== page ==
As many workplaces look to return employees from working remotely, employers will be anxious to implement a safety program, including testing policies, to ensure the ongoing health of both employees and visitors. However, employers will have to strike a balance between safety and human rights provisions. Below, we review some potential steps employers may take and how those steps are viewed by the Ontario Human Rights Commission (OHRC).

Temperature Testing

It would appear that mandatory temperature monitoring would be consistent with the employer’s obligation to ensure a safe work premises in accordance with occupational health and safety requirements. This is particularly so in industries in which the employees cannot implement social distancing due to the context of the work environment.

This will not, of course, reveal the presence of the virus in asymptomatic carriers, barring the introduction of more complex tests in the near future.

OHRC View on Testing

The Human Rights Commission is not an institution that issues statements of law. It gives its views, which are certainly worthy of note, but these are not affirmative law.

This being said, the OHRC has these comments on employer testing. The full statement can be viewed here at paragraph 11.

  1. Medical testing may be permissible where the testing is shown to be effective and necessary in circumstances such as a pandemic.
  2. The nature of the testing should be reasonably necessary to protect health and safety of the workers.
  3. The testing should exclude any information which would be related to a pre-existing medical disability.
  4. Only a qualified person should administer the tests.
  5. The results, where positive, should not result in disciplinary action.
  6. The employer should make known the reason for the testing and “ensure” a prior and informed consent.
  7. Management should use the least intrusive form of testing.

One would expect a simple temperature check would not require a physician to administer, notwithstanding point 4 above. As the testing system becomes more detailed and is not limited to a temperature test, this may require more attention.

Point 6 implies that the employee must affirmatively consent to the administration of the test. This, indeed, may be so from a privacy perspective, but very likely the employer will be permitted to refuse access to the work premises, absent unusual circumstances, in this context.

Positive Test Results

Such a result will very likely allow the company to bar the employee from access to the workplace. If the person had prior access to the work premises, any employees who came into close contact with the infected person should also be removed from the workplace and required to quarantine for 14 days. All necessary steps should be taken to protect the identity of such persons.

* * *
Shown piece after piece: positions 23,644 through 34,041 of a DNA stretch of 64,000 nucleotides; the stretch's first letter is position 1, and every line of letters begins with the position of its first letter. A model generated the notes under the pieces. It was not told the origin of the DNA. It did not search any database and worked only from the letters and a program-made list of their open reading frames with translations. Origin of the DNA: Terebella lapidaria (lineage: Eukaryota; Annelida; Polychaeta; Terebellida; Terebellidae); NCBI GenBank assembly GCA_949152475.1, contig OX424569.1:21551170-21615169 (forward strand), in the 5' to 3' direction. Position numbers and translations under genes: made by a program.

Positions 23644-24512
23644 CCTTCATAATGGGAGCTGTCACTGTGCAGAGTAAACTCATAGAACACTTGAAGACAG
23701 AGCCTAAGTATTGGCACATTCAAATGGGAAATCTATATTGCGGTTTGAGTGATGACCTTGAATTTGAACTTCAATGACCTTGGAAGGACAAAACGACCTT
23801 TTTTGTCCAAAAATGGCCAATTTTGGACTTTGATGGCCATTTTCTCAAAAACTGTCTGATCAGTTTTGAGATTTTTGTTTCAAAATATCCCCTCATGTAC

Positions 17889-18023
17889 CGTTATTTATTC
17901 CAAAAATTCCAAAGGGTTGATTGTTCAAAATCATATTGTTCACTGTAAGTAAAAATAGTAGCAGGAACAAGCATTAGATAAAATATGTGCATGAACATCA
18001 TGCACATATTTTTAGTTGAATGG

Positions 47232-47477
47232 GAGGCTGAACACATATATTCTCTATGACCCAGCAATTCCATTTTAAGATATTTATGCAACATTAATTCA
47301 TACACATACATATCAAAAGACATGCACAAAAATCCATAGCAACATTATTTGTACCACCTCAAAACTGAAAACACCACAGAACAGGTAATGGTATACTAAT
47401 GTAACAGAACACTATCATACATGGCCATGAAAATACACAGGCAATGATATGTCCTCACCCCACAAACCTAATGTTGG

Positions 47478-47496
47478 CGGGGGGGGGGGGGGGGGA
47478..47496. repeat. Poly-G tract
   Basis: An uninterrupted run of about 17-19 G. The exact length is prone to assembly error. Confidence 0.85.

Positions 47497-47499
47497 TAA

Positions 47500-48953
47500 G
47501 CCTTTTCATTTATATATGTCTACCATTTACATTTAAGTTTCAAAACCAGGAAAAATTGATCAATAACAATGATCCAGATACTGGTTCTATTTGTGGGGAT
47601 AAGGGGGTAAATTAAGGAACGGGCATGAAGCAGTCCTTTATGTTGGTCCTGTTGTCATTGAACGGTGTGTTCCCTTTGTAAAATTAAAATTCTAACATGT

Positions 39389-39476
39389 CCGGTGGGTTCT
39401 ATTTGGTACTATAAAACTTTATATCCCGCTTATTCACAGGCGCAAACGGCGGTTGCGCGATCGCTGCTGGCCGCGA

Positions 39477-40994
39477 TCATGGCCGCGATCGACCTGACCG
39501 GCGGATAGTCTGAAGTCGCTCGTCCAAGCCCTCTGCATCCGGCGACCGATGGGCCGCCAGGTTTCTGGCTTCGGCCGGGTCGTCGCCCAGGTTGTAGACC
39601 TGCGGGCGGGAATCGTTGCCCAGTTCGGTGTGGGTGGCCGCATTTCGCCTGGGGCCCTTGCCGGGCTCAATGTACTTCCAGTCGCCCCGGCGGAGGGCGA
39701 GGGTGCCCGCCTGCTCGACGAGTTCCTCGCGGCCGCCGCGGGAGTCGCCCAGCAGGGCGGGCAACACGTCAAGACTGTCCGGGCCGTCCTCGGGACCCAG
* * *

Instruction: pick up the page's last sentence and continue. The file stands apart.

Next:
View of OHRC

The position statement is that refusing an employee access to the workplace should be “reasonable and consistent” with information from medical and Public Health officials. This would appear to be consistent with the above.

Contact with Known Carrier

An employee reports to management that they have been in close contact with an infected person. What actions should the company take? Very likely, the employer would be permitted to refuse the employee access to the workplace and require them to quarantine for 14 days. The same direction would apply to co-workers who had been in close contact with this person.

View of OHRC

The Commission has not stated a specific stance on this issue but presumably, it would be the same as the above, that is, that the actions must be “reasonable and consistent” with information from medical and Public Health officials.

This may not be an exact fit for an inferred medical issue as the person may well be not infected at all. The employer does, nonetheless, have an obligation to ensure a safe workplace, which would very likely trump any uncertainty.

Masks at Work

Ontario does not mandate the wearing of masks in non-public facing workplaces. The view of health authorities is that a non-medical mask is not shown to offer protection to the person behind the mask, but is a further measure that can be taken to protect others in the immediate vicinity. It is likely within the employer’s discretion to direct that masks be worn in the work premises.

Views of OHRC

The OHRC has not issued an opinion on this matter, but a cautionary qualifier is offered to take care with persons with medical issues such as respiratory concerns that may make breathing difficult in this context. This will require fair accommodation of the needs of such a person.

Get Advice and Know Your Rights

Return to work issues presents the need to balance the protection of a team in general against the individual rights of privacy and accommodation. This is an age-old issue but one which takes on serious ramifications in today’s pandemic crisis. Stay current and be aware of your rights and obligations. The law is clearly an evolving instrument. It is important to stay up to date and aware of your obligations and rights, as the case may be.

We remain by your side to provide real-time practical insight into the law and your position. For advice on this issue and all employment law matters, contact the offices of Toronto employment lawyers Grosman Gale Fletcher Hopkins LLP. We regularly advise workplace parties on a wide range of legal workplace issues. Contact us online or by phone at 416 364 9599 to schedule a consultation.